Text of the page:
Background: On March 7, New York was declared in “State of Emergency”; all Emergency Room and hospital facilities in NYC were overwhelmed by the rapid and high influx of patients with COVID-19 infection. At least 20% of patients with criteria for hospitalization received mechanical ventilation, and the Mortality reached 80% in a time when the only treatment option was oxygen support. South Bronx has a different population compared with other Boroughs in NYC. Disparities as income inequality, housing issue, and poor clinical care make this population unique to assess the clinical course and predictors of Mortality in mechanically ventilated patients (1,2). We aimed to evaluate baseline characteristics and clinical features as predictors for Mortality in mechanically ventilated patients due to severe COVID-19 infection.
Methods: The retrospective cohort study included SARS-CoV2 positive patients by RT-PCR that underwent mechanical intubation during their hospital course between March-May 2020. Death in less than 24 hours after endotracheal intubation, patients intubated in the field, or transferred intubated from other facilities to our hospital were part of the exclusion criteria (figure 1). Simple logistic regression was performed to recognize variables for our model and Multiple logistic regression to identify covariates and cofounders for Mortality. A significant p-value was considered as <0.05. IBM SPSS v22 for Windows was used for analysis.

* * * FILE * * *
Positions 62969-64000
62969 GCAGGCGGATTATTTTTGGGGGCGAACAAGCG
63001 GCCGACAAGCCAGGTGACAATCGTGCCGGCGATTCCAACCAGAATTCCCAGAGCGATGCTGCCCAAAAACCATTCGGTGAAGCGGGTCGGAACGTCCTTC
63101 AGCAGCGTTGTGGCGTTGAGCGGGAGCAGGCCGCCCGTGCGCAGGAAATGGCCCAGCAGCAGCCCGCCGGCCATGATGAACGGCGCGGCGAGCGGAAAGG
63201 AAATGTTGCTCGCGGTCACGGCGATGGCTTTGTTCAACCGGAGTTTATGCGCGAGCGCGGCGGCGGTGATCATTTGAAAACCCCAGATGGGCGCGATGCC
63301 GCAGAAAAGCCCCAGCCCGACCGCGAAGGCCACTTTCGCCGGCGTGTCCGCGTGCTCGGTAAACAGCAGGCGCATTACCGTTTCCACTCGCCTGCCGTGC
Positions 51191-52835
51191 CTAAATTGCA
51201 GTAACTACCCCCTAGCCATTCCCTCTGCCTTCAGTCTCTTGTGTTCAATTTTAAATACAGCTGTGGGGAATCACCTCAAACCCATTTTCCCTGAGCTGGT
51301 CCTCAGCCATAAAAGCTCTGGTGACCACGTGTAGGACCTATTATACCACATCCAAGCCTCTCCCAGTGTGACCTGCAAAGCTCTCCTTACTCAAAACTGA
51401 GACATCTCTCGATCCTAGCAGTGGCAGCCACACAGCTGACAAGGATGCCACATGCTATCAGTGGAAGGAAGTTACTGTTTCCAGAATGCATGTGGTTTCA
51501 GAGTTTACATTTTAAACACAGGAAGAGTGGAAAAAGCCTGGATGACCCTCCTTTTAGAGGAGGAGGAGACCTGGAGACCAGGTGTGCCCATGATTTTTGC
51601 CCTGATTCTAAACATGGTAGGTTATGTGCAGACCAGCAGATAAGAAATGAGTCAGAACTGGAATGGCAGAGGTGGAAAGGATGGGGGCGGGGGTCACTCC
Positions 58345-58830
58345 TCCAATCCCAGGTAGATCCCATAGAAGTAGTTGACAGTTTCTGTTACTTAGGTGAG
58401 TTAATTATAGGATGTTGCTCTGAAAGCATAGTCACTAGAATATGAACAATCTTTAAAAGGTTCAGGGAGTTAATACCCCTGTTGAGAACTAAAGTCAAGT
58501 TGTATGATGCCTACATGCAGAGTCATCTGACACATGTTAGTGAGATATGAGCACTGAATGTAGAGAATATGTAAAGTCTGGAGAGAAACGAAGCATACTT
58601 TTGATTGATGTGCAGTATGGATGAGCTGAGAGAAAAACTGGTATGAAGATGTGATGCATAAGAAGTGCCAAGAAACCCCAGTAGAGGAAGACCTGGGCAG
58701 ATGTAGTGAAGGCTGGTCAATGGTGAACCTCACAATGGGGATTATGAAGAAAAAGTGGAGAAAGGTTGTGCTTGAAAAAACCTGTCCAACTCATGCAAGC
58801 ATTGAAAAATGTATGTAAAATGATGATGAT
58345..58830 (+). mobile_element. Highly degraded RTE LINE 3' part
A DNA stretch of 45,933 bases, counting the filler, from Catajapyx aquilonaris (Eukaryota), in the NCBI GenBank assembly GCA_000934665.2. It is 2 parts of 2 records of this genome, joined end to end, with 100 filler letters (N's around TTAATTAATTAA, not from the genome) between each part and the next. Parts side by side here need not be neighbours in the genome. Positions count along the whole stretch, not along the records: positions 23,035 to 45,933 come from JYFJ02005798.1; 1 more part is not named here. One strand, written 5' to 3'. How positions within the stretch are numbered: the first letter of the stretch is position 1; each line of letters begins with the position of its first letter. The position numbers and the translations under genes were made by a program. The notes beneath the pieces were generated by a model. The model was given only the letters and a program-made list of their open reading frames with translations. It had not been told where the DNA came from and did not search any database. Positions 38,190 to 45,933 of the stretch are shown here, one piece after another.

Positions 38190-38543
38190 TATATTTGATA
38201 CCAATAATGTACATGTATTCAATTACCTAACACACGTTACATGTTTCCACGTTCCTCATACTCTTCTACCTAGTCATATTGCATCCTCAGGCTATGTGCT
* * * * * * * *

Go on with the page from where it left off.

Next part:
Results: Mortality in mechanically ventilated patients represents 82.2%. A list of clinically significant variables was evaluated in the Univariable Analysis (table 1) to determine our model’s set of variables among 354 subjects. A logistic regression analysis shows that there is a significant influence of age above 60, acute kidney injury on admission, level Oxygen Supplementation at the time of admission, use of vasopressors, APACHE score above 18; hemoglobin below 9 gr/dL, Platelets below 200, and creatinine level above 4 mg/dl during hospital course on Mortality of patient in mechanical ventilation (X2 (8)=82.7, p< 0.000). The model explained a 31.6% variance in Mortality in our sample (Negelkerke R2) and was able to identify 81.6% of cases accurately. The model's sensitivity was 38.8%, and the specificity of the model was 94.2 (table 2).
Conclusions: Mortality in mechanically ventilated patients in our cohort was high and did not differ from other studies in NYC (3). The WHO guidelines recommend mechanical ventilation support in COVID-19 infection for patients in ARDS or who need support for other dysfunctional organs. Older age, AKI, ARDS, and degree of oxygen support are independent predictors of mortality in critically ill patients with COVID-19 infection. SARS CoV-2 produces diffuse alveolar damage in the lungs that lead the patient toward ARDS. Therefore, ARDS protocol shows benefit in preventing Mortality among critically ill patients with COVID-19. This intervention assures enough oxygen levels in the lungs with poor compliance. It seems to be the only measure that improves Mortality among Mechanically Ventilated patients with COVID-19 infection (4-6).